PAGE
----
Grainne Kelly is the founder and CEO of Bubblebum UK, designer and manufacturer of innovative travel solutions for families, including BubbleBum, the inflatable car booster seat for kids. Despite the fact that the company exports to 28 countries worldwide and is stocked in major retailers globally, funding remains its biggest challenge, she tells GTR.


Name: Grainne Kelly
Company: Bubblebum UK
Title: Founder and CEO
Country: UK
Sector: Design and manufacturing


GTR: How has Bubblebum’s exporting business grown since the company was established in 2009?

Kelly: Soon after the company was founded we were featured by the innovation-spotting network Springwise as one of the “top 10 most innovative companies” and, as a result, were inundated with distributors. We started exporting immediately and every month moved into another territory. We were growing far too quickly. Within 24 months we were in 24 countries, which to some would be great, but to us, as a small company, wasn’t – we weren’t focusing.

We also decided to focus on the US at the same time. We were struggling to get the product ready for the US market, because none of the crash test laboratories would respond to me. So I rang them up and told them I was going to pay them a visit, and very quickly I started to get answers from them. I moved to America in early 2010 with my family to try and understand the marketplace. Thank goodness I did – we would have never been able to get into the American market if I hadn’t gone over. We stayed in the US until early 2011 and then moved back again.

Over the last 12 to 18 months, we have changed our strategy significantly. We are now hyper-focused on the e-commerce market – specifically in the US. We’ve also changed how we sell to stores: we choose one major retailer as our regional partner, and for the other retailers we will only do promotions. We’ve learnt that to be perennial in store is very costly because you’ve got many marketing expenses. It’s all well and good for our egos to be there, but it’s not very good for our pocket.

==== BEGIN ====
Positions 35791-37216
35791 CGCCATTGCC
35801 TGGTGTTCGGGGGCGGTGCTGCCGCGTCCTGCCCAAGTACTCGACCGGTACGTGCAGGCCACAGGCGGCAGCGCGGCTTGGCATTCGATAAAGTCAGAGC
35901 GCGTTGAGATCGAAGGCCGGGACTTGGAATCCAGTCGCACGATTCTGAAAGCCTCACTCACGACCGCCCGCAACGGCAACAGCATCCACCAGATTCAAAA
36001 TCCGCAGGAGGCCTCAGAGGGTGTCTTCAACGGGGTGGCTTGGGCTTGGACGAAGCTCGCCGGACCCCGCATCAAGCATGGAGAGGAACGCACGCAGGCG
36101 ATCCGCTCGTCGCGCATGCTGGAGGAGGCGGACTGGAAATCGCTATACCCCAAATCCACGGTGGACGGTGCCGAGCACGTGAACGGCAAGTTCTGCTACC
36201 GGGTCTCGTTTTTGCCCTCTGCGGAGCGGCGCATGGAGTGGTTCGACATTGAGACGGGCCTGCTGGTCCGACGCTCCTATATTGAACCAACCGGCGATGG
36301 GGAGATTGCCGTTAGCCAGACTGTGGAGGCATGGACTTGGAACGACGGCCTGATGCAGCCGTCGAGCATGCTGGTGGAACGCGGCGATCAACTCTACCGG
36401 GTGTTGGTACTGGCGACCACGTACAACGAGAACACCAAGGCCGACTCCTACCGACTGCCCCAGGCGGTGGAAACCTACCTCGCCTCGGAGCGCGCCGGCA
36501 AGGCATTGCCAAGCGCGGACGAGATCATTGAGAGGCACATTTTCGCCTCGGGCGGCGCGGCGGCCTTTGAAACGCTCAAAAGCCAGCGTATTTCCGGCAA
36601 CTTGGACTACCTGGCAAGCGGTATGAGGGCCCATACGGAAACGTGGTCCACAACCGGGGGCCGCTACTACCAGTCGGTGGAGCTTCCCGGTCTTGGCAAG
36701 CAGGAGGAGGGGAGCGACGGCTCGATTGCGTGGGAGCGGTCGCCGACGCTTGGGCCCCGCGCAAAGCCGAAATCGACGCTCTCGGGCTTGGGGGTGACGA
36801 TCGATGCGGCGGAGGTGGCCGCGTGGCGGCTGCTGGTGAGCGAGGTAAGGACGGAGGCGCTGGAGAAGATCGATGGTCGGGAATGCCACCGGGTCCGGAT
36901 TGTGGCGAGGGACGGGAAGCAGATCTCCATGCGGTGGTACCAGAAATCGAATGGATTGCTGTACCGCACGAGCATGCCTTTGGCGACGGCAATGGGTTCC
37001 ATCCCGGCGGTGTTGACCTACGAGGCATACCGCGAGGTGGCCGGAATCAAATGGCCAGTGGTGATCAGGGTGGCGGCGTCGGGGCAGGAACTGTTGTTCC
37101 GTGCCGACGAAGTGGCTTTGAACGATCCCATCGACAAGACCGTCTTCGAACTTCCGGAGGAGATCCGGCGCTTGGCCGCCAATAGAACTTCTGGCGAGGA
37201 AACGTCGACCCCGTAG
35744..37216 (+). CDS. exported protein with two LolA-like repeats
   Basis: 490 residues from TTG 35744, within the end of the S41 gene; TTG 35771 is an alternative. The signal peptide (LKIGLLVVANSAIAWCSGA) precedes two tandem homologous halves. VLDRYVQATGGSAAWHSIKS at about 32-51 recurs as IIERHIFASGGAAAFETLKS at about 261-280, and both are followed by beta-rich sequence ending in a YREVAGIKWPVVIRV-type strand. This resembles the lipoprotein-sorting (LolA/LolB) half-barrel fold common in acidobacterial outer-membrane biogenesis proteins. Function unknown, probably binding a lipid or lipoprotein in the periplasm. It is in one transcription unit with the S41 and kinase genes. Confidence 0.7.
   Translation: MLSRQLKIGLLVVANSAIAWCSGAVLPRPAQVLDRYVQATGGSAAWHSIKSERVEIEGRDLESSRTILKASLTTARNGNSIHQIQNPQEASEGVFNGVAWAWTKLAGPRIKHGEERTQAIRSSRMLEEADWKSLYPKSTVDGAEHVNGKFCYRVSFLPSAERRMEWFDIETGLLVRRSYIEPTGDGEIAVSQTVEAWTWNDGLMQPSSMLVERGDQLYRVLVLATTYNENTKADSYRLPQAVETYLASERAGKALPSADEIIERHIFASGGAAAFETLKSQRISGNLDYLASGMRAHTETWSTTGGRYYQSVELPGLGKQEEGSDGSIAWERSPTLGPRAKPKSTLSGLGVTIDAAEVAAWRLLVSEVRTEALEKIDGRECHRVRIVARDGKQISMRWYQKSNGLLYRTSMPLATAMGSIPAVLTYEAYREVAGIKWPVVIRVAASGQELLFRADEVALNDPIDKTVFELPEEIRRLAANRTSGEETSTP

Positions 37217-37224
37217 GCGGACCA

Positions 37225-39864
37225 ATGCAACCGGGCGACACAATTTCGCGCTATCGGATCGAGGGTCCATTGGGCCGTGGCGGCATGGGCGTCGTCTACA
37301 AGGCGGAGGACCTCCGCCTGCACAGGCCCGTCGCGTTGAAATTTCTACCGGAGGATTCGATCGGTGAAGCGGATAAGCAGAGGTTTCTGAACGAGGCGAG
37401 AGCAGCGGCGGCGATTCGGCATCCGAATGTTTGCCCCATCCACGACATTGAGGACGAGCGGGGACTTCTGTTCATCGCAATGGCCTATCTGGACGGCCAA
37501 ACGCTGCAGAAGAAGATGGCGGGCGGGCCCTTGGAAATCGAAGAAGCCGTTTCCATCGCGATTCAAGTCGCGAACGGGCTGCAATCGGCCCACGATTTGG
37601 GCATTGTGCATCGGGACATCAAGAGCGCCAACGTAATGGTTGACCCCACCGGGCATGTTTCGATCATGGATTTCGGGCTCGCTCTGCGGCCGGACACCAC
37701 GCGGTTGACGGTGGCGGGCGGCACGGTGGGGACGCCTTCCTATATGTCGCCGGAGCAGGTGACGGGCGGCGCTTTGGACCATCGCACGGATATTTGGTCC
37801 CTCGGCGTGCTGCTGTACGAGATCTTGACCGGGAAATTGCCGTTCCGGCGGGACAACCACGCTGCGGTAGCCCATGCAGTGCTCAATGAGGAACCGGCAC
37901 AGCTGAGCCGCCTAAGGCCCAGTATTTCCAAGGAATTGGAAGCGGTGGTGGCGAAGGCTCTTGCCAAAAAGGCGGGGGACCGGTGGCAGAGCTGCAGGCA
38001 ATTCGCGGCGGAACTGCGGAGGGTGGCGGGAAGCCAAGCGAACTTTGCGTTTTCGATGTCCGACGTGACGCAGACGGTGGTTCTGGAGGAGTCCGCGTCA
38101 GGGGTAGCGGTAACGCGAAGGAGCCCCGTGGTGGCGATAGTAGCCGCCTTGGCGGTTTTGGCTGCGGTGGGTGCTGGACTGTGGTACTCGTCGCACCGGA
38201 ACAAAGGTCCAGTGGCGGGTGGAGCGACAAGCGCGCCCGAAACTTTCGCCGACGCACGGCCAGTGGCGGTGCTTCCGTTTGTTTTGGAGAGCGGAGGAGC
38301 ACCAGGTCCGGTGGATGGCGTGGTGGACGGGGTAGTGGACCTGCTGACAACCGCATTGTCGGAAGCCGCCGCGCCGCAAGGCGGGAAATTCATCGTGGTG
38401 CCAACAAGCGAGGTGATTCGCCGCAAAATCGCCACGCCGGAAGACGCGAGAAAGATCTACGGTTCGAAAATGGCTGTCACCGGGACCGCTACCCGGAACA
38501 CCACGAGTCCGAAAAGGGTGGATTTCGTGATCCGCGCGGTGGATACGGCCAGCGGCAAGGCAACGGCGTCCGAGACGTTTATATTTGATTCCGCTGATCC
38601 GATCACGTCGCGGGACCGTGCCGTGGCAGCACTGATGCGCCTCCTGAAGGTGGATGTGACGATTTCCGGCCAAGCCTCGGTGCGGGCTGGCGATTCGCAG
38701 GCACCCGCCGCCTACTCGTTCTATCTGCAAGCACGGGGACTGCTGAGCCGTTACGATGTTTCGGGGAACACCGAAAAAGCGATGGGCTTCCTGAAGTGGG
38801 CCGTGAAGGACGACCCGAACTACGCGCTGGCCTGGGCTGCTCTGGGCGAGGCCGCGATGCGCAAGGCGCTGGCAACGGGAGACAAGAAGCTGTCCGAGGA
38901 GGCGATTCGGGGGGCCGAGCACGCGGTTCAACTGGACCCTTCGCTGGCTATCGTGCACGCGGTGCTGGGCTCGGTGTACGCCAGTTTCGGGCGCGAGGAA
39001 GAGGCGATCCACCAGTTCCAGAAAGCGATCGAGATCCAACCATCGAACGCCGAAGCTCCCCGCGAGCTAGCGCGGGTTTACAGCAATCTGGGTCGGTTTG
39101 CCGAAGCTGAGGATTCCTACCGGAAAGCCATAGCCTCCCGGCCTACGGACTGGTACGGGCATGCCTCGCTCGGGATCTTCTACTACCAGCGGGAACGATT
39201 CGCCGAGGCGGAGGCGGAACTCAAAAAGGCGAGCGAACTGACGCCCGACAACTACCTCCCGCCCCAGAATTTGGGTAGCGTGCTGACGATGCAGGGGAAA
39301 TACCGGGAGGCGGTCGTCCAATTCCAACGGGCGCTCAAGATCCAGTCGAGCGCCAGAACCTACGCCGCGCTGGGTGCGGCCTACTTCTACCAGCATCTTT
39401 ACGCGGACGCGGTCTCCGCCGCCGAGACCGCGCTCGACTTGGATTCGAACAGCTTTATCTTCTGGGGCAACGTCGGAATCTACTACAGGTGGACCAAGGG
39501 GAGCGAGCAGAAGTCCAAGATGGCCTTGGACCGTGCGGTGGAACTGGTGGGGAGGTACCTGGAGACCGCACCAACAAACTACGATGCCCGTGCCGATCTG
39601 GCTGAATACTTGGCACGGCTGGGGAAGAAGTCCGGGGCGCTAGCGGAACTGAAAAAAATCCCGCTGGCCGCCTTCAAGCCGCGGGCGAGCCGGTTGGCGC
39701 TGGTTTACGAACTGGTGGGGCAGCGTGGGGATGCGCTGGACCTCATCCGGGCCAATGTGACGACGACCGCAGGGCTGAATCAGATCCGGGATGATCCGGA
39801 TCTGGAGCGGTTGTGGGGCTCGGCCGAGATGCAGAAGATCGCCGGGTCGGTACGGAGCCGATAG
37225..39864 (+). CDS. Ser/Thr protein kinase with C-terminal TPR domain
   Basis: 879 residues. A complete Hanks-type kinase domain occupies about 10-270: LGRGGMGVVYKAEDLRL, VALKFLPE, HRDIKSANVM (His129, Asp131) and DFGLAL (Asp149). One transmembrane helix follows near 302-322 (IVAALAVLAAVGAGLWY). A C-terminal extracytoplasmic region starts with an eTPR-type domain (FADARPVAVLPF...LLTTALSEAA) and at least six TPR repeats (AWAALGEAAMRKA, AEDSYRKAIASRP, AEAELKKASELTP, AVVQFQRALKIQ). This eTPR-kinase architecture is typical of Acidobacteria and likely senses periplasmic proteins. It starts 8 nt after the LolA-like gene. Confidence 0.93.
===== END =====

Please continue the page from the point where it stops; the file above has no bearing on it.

GTR: What has been a recent success story in terms of exports?

Kelly: Our relationship with Amazon in France, Germany, Italy and Spain. Amazon is a core partner for us globally. We used the money we won in the Open to Export award in the German and French markets specifically to take on board native speakers, for example, which has completely turned around our listings and searchability.


GTR: What is the biggest challenge facing your business?

Kelly: It’s always funding. We’re growing, and so are reinvesting every year. We have a long lead time, so we always have a two-to-three-month period at the same time every year when funding is always tight. We work around it with our suppliers and our customers and so have always managed. But with the growth rate that we’re anticipating in the next two years we will need to put further facilities in place. The bank doesn’t want to lend any money; they’re completely risk-averse. The only support the bank has provided for us is invoice discounting, and we can get that anywhere. There are many other niche companies that are prepared to do unsecured loans and their lending rates are not extortionate.

Every small business owner that I know has got the same issue. The problem is that if you can’t fund your stock you can’t grow.


GTR What do you think banks need to do to be able to remedy that?

Kelly: They need to put their big-boy pants on and start lending again. The only people they’re lending to are people that have lots of money, who don’t actually need it.

Banks say that they are lending and haven’t declined any offers to credit. But they’re not putting the offers through to credit in the first place.


GTR: How are you bridging your two-month funding gap today?

Kelly: We’ve formed a great relationship with our supplier. We’re on top of our cash flow, so as long as we let people know well in advance, there are no surprises.


GTR: Where do you see the best business opportunities going forward?

Kelly: Most definitely online in every territory. Today consumers use the store as a showroom: they look at the product in the store, and then go on to their phone to scroll through Amazon and read the reviews. While they’re still in the store they click buy and have the product delivered to their home, so that they don’t have to carry it with them. The difficulty for a lot of the major retailers is that the corporate world is very clunky and slow to change and therefore hasn’t moved with the times.